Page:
Free lunch for all students results in three times as many seeking meals


Camille Panuwat

Free food at brunch and lunch this year means the cafeteria serves as many as 900 meals a day. This is lunchtime on March 28.

So you forgot to bring your lunch and don’t have money to buy any? No problem – it’s free. 

California became the first state to provide all students with free breakfasts and lunches. Previously considered to be too expensive to implement, California legislators agreed last summer to permanently provide $650 million annually to support approximately 6 million children in the state’s schools, including Northgate, with free food. 

In the past, students qualified for free breakfasts and lunches only if their families met certain conditions primarily based on income requirements. State documents identified that as annual income for a family of four of about $48,000 or less.

Many students have welcomed the free lunches, which began in August with the first day of school, and more than three times more students are eating lunches from school than two years ago, the last time school was open and students were purchasing lunch.

Junior Giulia Padoan said she didn’t really buy food two years ago, the last time the school and cafeteria were open, because she never had money with her. Now she gets some lunch once or twice a week. 

“I go when I don’t bring my lunch,” Padoan said, adding that she has tried pasta, salads, burritos and sandwiches. “I love it.”

State legislators put forth this change, saying free lunches decrease the number of children with empty stomachs, thereby reducing school absences, minimizing fatigue, and ultimately improving learning.  

In July they approved Senate Bill 129, titled School Meals for All, which provided “an increase in state meal reimbursements by $54 million in the 2021-22 fiscal year and $650 million ongoing Proposition 98 funding beginning in 2022-23, to cover the costs of offering breakfast and lunch for all students,” according to the California Department of Education.

One challenge has been for the cafeteria staff to keep up with the substantial demand for free meals. The dramatic increase in the number of meals needing to be prepared each day has placed a significant burden on the school staff. 

Principal Kelly Cooper shared her thoughts on the new free lunch program including many important facts about the lunch adjustment. “The cafeteria had been making around 250 paid meals a day, then lunches became free and we had to increase to making 900 meals a day,” Cooper said.

The cafeteria manager – new to Northgate this year – had to make many adjustments in order to make the new free meal program work. “She had to monitor student lunches for the first couple weeks of school to figure out how many she had to prepare,” Cooper added.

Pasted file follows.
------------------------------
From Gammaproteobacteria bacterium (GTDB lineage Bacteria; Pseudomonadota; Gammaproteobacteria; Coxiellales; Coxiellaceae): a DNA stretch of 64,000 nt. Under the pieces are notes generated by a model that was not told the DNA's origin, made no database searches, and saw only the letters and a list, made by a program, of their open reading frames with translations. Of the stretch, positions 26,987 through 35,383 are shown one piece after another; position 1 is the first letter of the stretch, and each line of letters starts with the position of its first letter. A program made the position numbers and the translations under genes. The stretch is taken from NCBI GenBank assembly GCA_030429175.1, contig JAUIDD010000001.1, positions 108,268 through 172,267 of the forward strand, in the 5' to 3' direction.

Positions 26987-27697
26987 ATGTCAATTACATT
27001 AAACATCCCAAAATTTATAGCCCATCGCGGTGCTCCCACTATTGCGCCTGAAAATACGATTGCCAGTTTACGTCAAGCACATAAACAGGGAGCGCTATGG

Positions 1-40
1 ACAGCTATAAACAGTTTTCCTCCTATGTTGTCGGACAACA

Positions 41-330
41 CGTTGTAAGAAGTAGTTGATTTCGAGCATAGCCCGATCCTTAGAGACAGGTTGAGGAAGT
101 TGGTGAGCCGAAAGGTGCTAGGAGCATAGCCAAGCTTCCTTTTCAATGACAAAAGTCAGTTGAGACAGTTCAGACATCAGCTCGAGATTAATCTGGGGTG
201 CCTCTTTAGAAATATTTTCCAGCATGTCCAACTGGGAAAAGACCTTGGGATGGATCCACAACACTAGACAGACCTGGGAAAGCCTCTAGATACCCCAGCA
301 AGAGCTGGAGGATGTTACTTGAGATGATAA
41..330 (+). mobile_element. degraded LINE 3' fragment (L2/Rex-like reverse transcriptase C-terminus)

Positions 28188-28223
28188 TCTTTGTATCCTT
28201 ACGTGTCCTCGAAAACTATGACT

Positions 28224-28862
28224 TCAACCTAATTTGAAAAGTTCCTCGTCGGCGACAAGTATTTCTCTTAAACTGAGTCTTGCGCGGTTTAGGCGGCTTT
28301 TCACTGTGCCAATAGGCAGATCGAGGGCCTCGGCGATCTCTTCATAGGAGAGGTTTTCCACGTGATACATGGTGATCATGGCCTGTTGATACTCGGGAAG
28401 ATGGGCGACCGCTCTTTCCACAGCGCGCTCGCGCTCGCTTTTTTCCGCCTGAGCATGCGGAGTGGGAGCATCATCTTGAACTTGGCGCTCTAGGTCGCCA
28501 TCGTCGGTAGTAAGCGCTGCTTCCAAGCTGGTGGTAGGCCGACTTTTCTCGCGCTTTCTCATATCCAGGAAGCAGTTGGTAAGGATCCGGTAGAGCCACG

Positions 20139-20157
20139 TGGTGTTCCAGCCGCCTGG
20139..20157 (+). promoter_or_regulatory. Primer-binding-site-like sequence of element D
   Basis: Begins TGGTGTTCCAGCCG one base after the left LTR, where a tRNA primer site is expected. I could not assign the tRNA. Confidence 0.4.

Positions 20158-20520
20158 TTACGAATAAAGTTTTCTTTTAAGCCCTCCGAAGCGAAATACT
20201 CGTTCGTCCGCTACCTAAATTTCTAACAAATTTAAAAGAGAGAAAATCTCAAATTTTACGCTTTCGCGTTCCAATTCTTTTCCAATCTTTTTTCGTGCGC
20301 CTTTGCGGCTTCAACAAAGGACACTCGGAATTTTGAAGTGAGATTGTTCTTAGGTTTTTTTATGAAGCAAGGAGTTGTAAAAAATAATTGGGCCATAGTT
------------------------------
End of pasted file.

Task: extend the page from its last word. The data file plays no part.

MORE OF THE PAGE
Cafeteria manager Shelley Carmichael carries the responsibility of feeding 900 students a day. Carmichael provided insight on how food is prepared and supplied, diving into the process she has to go through to predict the amount of food she has to prepare in a day. 

“We plan what we need, and then we order the food,” Carmichael explained one morning in late March, about an hour before the start of lunchtime. “Each day we plan for a certain amount.” This is a very daunting task. It is not easy. Her job is to make sure that the cafeteria has enough food for students, without leading to  waste.

Carmichael described the planning process. “Daily, we plan to prepare around 400 breakfasts, and about 500 to 550 lunches depending on the day,” she said. 

With the number of meals made in a day, does the cafeteria think about putting quality above quantity? Carmichael shared her thoughts about this: “We want students to be able to eat the school meals, if it’s not edible, students are not going to eat it. The cafeteria’s goal is to produce a lot of quantity with nice quality.”

Being the manager of a cafeteria that serves 900 meals a day is not an easy job, for the previous meals that cost a few dollars were a lot easier for the cafeteria. The paid meals were able to provide more structure and consistency for the school’s kitchen staff. Even though free lunches are not the easiest job for schools, they are changing the lives of students who do not have enough money to pay for food.

Before the 2021-22 school year students paid about $3 for a  meal, depending on their purchase. Some students who paid for meals in the past shared their thoughts recently on the free meals and how they have affected them for the better or the worse.

Several students shared their thoughts on the free meals at school. 

“I have been eating school lunches for free since middle school since I have always qualified to receive free lunch due to my financial situation,” senior Kaiala Siale said. “Now that I am a senior, school lunch is free for everyone and it has been an interesting experience. In my opinion, now that  lunch is completely free, the quality has gone down and portions have decreased-nevertheless, I am still thankful to receive a meal from the school for free.”

Some students say the lines are longer than previously, two years ago, but that they go faster because there is no delay for students to pay.

“More students seem to be taking advantage of the school lunch now that it is free,” said senior Claire Chang. She observed the effects the lunches had on her friends: “It has helped so many that do not have the money to pay for a full meal receive a full stomach of food.” 

Senior Luke Joseph said the free lunches are a good idea, as he recalled all the money he spent on food his freshman and sophomore years.

Although there are many things people typically say that school can improve upon, students agree on this: there has been plenty of food this year. Growing students need a complete meal, and this year Northgate has served more than 130,000 meals. And there are still about seven weeks to go.